ICO (UK) - ICO Monetary Penalty on Tested.me Ltd

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ICO (UK) - ICO Monetary Penalty on Tested.me Ltd
Authority: ICO (UK)
Jurisdiction: United Kingdom
Relevant Law: Article 4(11) GDPR
PECR Regulation 22
Type: Complaint
Outcome: Upheld
Decided: 10.05.2021
Published: 18.05.2021
Fine: 8.000 GBP
Parties: n/a
National Case Number/Name: ICO Monetary Penalty on Tested.me Ltd
European Case Law Identifier: n/a
Appeal: Unknown
Original Language(s): English
Original Source: ICO (in EN)
Initial Contributor: n/a

The UK's DPA fined a company offering digital contact tracing services £8,000 for sending marketing emails to subscribers without obtaining their free and informed consent.

English Summary[edit | edit source]

Facts[edit | edit source]

Tested.Me Ltd (“TML”) offers digital contact tracing service in relation to COVID-19 for business premises. The service aims at keeping the records of people who visit a particular workplace in any day. It works through a given QR code which needs to be scanned by individuals on arrival at workplaces.

TML sent four emails in total, the last two of which are subject to investigation under this decision, to nearly 84,000 subscribers between the period of 26 June 2020 and 09 November 2020. The e-mails were concerning a promotion of the “digital health passport” which is another service of TML.

An individual submitted a complaint concerning such emails to the Information Commissioner's Office ('ICO') on 6 November 2020. The individual stated that they did not consent to receiving marketing e-mails.

ICO’s further investigation revealed that the individual filled out the Visitor Registration Form on the website of TML. The consent wording on the form was “Tick here if you agree for this venue, its alliance and tested.me to send you marketing materials in the future,” and it was accompanied by a disclaimer that shows the collected data and storage period of such data. Beyond that no further privacy information was provided.

TML highlighted a technical issue with the last e-mail. Individuals who had opted out of marketing communications following the receipt of the third e-mail were still among the recipients of the last email, if they had filled out the Visitor Registration Form for the second time and ticked the marketing consent box. Those affected by this error included the individual who had complained to the ICO.

Dispute[edit | edit source]

The ICO had to determine if the above-mentioned facts constitute a violation of Regulation 22 of the PECR that foresees the obtainment of the valid consent to marketing e-mails and if so, whether the conditions of Section 55A of the Data Protection Act 1998 (“DPA”) are met.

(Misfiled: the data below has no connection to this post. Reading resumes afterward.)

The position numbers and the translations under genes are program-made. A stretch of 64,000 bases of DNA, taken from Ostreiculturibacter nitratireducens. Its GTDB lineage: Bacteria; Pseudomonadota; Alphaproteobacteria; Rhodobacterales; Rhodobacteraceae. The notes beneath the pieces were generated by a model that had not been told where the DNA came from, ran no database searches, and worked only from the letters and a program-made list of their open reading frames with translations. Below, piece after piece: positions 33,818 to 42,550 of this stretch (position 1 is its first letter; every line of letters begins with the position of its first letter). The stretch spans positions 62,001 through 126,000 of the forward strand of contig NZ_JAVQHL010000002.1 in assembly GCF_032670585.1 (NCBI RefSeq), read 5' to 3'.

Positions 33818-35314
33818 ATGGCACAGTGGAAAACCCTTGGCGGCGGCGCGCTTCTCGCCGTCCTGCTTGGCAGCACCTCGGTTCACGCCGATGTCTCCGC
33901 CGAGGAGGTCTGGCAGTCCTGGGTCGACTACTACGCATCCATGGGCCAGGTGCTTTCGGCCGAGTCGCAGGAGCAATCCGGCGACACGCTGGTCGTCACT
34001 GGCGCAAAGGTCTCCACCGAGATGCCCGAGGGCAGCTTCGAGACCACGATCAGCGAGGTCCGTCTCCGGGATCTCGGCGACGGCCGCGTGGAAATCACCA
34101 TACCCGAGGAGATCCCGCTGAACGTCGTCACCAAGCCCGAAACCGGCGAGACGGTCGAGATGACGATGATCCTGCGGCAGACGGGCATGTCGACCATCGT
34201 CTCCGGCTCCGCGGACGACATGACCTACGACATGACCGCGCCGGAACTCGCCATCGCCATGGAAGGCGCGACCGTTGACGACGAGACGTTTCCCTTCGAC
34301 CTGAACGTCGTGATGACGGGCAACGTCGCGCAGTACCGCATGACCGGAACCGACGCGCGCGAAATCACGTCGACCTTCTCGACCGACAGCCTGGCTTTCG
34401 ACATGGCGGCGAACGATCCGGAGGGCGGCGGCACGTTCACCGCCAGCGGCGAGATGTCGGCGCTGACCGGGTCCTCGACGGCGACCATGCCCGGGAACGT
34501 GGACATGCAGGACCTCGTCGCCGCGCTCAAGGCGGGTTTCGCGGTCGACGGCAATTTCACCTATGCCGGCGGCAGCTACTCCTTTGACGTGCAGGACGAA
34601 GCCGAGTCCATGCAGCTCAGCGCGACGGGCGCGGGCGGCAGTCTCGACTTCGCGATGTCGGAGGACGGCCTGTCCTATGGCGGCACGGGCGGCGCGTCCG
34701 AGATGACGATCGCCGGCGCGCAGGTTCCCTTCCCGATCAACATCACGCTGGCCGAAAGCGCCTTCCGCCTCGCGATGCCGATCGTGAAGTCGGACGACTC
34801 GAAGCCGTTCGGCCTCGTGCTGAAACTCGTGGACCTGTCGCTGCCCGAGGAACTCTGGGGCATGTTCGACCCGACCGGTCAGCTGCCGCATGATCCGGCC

Holding[edit | edit source]

ICO holds that TML failed to comply with its obligations under Regulation 22 of the PECR by sending direct marketing e-mails to subscribers without obtaining their valid consent, as defined by the GDPR. Thus, the ICO is satisfied that conditions of Section 55A of the DPA are met.

ICO states that the consent given by the recipients of these marketing e-mails did not meet the requirements of Article 4(11) GDPR as it was not freely given, specific, and informed. In particular because:

  • The consent was not “informed” because the data subjects could not identify TML and its activities, and the could not access TML’s Privacy Notice when filling the Visitor Registration Form. The ICO highlighted that beyond a small “tested.me” logo at the bottom of the Visitor Registration Form, no information was provided about who TML is and what activities it engages in.
  • The consent was not “freely given” and “specific” because consent wording was ambiguous and did not indicate specific channels for marketing communication such as by e-mail or by phone.

Comment[edit | edit source]

The ICO indicates that the provision of digital track-and-trace services is an emerging business area with the COVID-19 pandemic, therefore ensuring compliance with the data protection and privacy rules is of strategic importance for these companies. With the decision summarised above, the ICO signals that it will further scrutinise companies offering contact tracing services in the future.

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English Machine Translation of the Decision[edit | edit source]

The decision below is a machine translation of the English original. Please refer to the English original for more details.